If We Could Convert Matter Perfectly to Energy, a Typical Adult Male Would Produce an Explosion 80 Times More Powerful Than the Largest Nuclear Bomb Ever Detonated

Daven Hiskey 7
Physics Facts

Amazingly, if we were actually able to convert matter perfectly to energy with 1 kg of matter being completely annihilated, the energy produced from just that small amount of matter is about 42.95 mega tons of TNT.  So an adult male weighing in at around 200 pounds has somewhere in the vicinity of 4000 megatons of TNT potential in their matter if completely annihilated.

This is about 80 times more energy than was produced by the largest ever detonated nuclear bomb, the Tzar Bomba, which itself produced a blast about 1,400 times more powerful than the combined explosions of the bombs dropped on Hiroshima and Nagasaki.

To further illustrate, 1 megaton of TNT, when converted to kilowatt hours, makes enough electricity to power an average American home for about 100,000 years.  It is also enough to power the entire United States for a little over 3 days.  So 1 kg of some matter being completely annihilated would be able to power the entire United States for about four months.  One average adult male then, when completely annihilated, would produce enough energy to power the U.S. for about 30 years.  Energy crisis solved. ;-)

On a completely baffling scale, a typical supernova explosion will give off about 10,000,000,000,000,000,000,000,000,000 megatons of TNT. *cowers in the corner*

Reference

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7 Comments »

  1. Mushyrulez May 3, 2012 at 10:00 pm - Reply

    I never knew that stars contained TNT in them! I thought they were too hot to synthesize TNT, but now that I know 10,000,000,000,000,000,000,000,000,000 megatons of TNT flies out of every supernova, we can just get a giant net and catch all the TNT that flies out! :P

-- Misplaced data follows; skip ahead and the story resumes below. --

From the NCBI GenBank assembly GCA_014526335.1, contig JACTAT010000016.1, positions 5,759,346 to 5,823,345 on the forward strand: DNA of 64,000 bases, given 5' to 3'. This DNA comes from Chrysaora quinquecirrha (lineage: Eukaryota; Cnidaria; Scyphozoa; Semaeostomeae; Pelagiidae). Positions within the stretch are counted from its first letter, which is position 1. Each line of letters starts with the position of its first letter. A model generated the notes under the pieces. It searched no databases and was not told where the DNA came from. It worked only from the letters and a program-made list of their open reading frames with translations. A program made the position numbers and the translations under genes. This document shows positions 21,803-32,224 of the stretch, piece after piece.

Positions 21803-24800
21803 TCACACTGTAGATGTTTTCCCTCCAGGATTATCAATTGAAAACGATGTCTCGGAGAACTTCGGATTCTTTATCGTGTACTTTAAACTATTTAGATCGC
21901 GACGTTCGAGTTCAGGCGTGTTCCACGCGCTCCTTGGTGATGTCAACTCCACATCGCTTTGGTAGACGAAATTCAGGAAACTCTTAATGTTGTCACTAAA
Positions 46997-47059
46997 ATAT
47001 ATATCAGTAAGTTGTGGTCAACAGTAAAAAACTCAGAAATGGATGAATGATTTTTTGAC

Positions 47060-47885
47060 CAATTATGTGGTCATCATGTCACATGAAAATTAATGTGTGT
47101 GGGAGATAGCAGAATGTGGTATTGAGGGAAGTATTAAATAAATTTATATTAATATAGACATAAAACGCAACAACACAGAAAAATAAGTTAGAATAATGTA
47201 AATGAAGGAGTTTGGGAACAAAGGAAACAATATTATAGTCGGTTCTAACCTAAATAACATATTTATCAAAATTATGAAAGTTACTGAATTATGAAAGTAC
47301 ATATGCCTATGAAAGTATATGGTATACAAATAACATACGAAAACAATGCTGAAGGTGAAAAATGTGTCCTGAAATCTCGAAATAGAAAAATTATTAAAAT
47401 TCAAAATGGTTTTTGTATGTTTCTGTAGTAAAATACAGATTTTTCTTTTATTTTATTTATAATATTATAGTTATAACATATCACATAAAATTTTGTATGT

• Daven Hiskey
      Daven May 3, 2012 at 10:56 pm - Reply

      @Mushyrulez: Haha, ya that last sentence is poorly worded. ;-) “the same energy as” should go in their somewhere or just drop the TNT and go with megaton, which of course implies TNT, in terms of the explosive power, but makes the sentence meaning more clear.

  2. Pariah Dimasupil June 6, 2012 at 11:18 am - Reply

    I have computed as well such conversion of matter to energy with no waste (like the annihilation of matter and anti-matter). I used an ideal 55kg person whose body is divided equally by matter and anti-matter (so to commence an annihilation). I preserve here the Law of Conservation. I converted the weight 55kg to mass in order to use Einstein’s E=mc^2 and I got m=5.612 kg. I arrived at E= 5.04×10^17 J. This energy would be equivalent to 2.4 Tsar Bombas where the energy of a Tsar Bomba is equal to 2.1×10^17.

    I also converted it to watt hours (1J=2.77778×10^-4) and I got 140 terawatt hours. As of 2008, the hourly global energy consumption is 15 Twh so I presume that this 55kg person can power the world for 9.33 hours.

  3. Pariah Dimasupil June 6, 2012 at 11:51 am - Reply

    You would need 938-940 persons of weight 55kg to be sacrificed in order to provide a year for the world’s energy consumption. And I also checked if your right with a 200 pound or 90.718474kg adult sufficiency in sustaining energy consumption for 30 years.

    W=mg
    90.718474N=m(9.8m/s^s)
    m=9.256987551 or 9.26kg

    E=mc^2
    E=(9.26kg)(2.998×10^8m/s)2
    E=8.32×10^17 J

    As of 2009, US yearly electricity consumption is 1.4×10^19J so divide it by 8760 hours to get the hourly consumption of 1.6×10^15 J.

    (8.32×10^17 J)/(1h/1.6×10^15 J)
    =520hours/(1day/24hours)
    =21.67days

    Therefore, your estimate is almost correct. :)

    • Kevin March 18, 2013 at 11:51 am - Reply

      You checked his math wrong and I quite honestly don’t know how you didn’t catch your mistake.

      You plugged in mass where weight or force goes, then proceeded to solve for mass. You began with the mass already so that was unnecessary.

      Then you finished off with 21.67 days and concluded that was the same as the author’s 30 years, unless that was supposed to be sarcasm.

      In any case you’re way off.

      • Pariah Dimasupil July 5, 2014 at 9:06 pm - Reply

        Weight is not mass.

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